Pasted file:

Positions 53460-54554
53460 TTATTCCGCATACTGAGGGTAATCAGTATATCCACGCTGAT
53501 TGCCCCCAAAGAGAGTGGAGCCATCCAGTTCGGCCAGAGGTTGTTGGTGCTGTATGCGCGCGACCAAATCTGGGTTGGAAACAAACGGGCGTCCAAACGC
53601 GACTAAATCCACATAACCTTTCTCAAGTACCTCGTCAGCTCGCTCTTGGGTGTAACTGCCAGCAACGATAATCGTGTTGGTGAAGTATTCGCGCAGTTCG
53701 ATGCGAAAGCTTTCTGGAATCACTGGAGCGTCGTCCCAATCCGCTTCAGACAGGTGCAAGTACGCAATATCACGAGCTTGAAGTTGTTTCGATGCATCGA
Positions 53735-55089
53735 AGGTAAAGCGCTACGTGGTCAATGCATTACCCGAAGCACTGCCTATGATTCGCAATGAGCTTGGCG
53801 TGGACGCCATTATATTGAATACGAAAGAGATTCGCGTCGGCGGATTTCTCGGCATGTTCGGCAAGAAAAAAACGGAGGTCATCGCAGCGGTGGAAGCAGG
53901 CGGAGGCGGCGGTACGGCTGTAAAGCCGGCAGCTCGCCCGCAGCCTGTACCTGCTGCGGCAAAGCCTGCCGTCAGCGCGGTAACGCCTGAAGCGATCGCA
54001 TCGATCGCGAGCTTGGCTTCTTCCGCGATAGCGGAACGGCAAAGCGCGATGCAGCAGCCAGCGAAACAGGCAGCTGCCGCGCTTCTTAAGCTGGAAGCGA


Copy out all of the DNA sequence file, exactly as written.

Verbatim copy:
Positions 53460-54554
53460 TTATTCCGCATACTGAGGGTAATCAGTATATCCACGCTGAT
53501 TGCCCCCAAAGAGAGTGGAGCCATCCAGTTCGGCCAGAGGTTGTTGGTGCTGTATGCGCGCGACCAAATCTGGGTTGGAAACAAACGGGCGTCCAAACGC
53601 GACTAAATCCACATAACCTTTCTCAAGTACCTCGTCAGCTCGCTCTTGGGTGTAACTGCCAGCAACGATAATCGTGTTGGTGAAGTATTCGCGCAGTTCG
53701 ATGCGAAAGCTTTCTGGAATCACTGGAGCGTCGTCCCAATCCGCTTCAGACAGGTGCAAGTACGCAATATCACGAGCTTGAAGTTGTTTCGATGCATCGA
Positions 53735-55089
53735 AGGTAAAGCGCTACGTGGTCAATGCATTACCCGAAGCACTGCCTATGATTCGCAATGAGCTTGGCG
53801 TGGACGCCATTATATTGAATACGAAAGAGATTCGCGTCGGCGGATTTCTCGGCATGTTCGGCAAGAAAAAAACGGAGGTCATCGCAGCGGTGGAAGCAGG
53901 CGGAGGCGGCGGTACGGCTGTAAAGCCGGCAGCTCGCCCGCAGCCTGTACCTGCTGCGGCAAAGCCTGCCGTCAGCGCGGTAACGCCTGAAGCGATCGCA
54001 TCGATCGCGAGCTTGGCTTCTTCCGCGATAGCGGAACGGCAAAGCGCGATGCAGCAGCCAGCGAAACAGGCAGCTGCCGCGCTTCTTAAGCTGGAAGCGA